THE NEA BRIDGE by Phillip Alder

Augie Boehm has written a primer on the basics of declarer play and defense, “Boehm’s Card Play Essentials” (A.L. Ayers Printing). Aimed at a near-beginner, each of the nine chapters discusses deals and includes highlighted Key Plays. The book ends with six quiz questions and a brief glossary. It is worth reading; I just wish the diagrams had contained suit symbols instead of letters.
In this deal from the book, South is in four spades. West leads the diamond two. East takes dummy’s queen with his ace and shifts to the club two. How should declarer continue?
There is no bidding given for any deal. To reach four spades is very aggressive; stopping in three spades would be normal. Here, if three spades is nonforcing (as North wishes), South should pass with his minimum opening.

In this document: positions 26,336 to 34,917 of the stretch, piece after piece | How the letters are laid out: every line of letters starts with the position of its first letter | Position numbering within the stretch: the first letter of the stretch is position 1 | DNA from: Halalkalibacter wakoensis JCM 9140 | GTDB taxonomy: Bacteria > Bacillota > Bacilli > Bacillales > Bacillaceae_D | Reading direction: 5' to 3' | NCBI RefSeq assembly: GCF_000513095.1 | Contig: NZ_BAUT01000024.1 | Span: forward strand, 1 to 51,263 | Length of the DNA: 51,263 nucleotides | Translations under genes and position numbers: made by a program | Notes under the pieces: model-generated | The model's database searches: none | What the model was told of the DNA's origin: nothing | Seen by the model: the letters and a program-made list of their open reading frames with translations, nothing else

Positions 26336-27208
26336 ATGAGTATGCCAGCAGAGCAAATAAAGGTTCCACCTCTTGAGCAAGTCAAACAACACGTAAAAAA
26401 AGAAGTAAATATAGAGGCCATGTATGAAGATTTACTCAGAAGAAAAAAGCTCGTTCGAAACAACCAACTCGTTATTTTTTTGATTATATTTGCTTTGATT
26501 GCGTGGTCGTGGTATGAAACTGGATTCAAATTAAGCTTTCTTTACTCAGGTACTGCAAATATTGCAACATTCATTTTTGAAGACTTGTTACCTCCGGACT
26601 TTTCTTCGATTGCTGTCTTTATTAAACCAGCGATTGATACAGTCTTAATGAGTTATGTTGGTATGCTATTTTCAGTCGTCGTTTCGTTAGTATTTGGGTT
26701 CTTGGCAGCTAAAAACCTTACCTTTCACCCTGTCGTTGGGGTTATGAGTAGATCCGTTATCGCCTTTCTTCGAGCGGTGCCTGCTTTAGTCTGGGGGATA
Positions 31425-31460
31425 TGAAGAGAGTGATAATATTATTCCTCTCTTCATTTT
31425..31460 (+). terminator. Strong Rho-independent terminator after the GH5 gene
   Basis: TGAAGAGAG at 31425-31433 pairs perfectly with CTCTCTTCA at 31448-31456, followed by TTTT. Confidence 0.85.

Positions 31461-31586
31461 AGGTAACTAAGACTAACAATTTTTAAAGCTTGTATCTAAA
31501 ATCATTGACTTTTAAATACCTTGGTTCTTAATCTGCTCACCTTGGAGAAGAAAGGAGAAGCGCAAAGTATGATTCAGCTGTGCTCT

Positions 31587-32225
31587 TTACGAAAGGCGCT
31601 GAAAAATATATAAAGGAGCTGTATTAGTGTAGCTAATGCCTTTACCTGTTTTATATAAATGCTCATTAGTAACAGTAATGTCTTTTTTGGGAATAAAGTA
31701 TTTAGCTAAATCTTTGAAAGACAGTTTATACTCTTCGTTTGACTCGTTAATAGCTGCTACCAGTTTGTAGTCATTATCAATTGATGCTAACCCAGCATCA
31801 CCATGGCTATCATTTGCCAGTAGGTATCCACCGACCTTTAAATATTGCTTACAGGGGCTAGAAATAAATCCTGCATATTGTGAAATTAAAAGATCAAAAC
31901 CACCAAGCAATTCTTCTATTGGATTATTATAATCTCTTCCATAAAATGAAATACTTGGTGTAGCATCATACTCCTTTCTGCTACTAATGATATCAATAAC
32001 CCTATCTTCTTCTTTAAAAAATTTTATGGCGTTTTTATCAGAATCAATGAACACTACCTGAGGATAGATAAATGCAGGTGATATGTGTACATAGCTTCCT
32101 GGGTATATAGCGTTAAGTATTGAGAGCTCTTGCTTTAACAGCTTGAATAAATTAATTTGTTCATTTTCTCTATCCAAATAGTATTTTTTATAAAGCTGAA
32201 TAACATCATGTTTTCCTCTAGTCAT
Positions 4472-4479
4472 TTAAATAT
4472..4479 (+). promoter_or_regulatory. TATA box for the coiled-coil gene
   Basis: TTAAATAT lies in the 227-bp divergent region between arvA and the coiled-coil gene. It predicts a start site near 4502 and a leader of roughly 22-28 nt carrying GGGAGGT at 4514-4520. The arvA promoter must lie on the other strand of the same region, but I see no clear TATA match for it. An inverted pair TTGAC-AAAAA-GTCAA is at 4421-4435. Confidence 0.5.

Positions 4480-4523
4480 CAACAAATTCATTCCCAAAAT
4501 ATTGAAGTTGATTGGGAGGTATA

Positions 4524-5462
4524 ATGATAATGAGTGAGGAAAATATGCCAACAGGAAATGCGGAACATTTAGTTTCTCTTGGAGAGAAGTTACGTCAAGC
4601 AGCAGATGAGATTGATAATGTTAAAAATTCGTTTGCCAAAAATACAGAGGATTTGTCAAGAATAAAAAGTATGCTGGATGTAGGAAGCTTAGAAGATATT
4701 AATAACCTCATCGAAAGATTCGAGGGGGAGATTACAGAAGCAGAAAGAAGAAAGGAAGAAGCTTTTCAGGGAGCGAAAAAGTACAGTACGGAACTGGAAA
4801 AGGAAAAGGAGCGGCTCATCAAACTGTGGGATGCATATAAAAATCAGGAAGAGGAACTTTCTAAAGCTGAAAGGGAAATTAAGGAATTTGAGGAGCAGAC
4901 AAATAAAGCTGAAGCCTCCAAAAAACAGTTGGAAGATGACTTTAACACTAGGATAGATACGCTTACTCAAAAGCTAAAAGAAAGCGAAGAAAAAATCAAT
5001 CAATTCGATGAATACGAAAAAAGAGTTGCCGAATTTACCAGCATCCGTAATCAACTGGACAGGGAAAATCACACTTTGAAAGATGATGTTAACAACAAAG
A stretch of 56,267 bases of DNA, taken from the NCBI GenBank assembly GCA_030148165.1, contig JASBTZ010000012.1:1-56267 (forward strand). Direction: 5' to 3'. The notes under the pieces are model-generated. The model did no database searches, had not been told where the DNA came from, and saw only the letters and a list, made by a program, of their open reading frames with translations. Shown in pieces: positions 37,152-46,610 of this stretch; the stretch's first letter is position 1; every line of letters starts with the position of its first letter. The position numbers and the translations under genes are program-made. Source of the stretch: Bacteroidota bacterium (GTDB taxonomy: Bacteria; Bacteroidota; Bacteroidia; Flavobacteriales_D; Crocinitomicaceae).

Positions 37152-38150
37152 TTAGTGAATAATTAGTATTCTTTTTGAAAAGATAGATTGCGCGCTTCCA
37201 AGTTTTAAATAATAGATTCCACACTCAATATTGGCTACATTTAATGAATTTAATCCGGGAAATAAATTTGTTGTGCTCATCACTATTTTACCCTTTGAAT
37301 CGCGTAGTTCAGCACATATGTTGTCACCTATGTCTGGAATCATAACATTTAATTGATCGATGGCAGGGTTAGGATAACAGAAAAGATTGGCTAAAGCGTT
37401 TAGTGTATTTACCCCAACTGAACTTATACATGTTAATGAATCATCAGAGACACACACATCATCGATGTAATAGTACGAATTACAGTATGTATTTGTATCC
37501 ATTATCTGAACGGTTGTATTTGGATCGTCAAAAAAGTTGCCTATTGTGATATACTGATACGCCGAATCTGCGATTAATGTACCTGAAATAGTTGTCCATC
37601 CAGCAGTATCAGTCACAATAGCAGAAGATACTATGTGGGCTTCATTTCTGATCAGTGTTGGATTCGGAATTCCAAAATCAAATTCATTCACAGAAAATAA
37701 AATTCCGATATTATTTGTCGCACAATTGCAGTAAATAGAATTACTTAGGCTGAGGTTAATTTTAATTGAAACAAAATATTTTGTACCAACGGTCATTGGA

When in a suit contract, declarer should start by counting the losers in his hand. Here, given that East had the diamond ace, South must lose two hearts and one diamond. He might also concede as many as one spade and two clubs. To get home, both black-suit finesses must be winning and a club loser must be ruffed on the board.
At trick two, South puts in his club queen. When it holds, he cashes the club ace, and ruffs the club four. Now that he is on the board, he runs the spade jack (assuming East does not cover, of course). When that wins, declarer continues with the spade 10 and (again assuming East does not cover) overtakes with his queen, cashes the spade ace, and concedes those three tricks.

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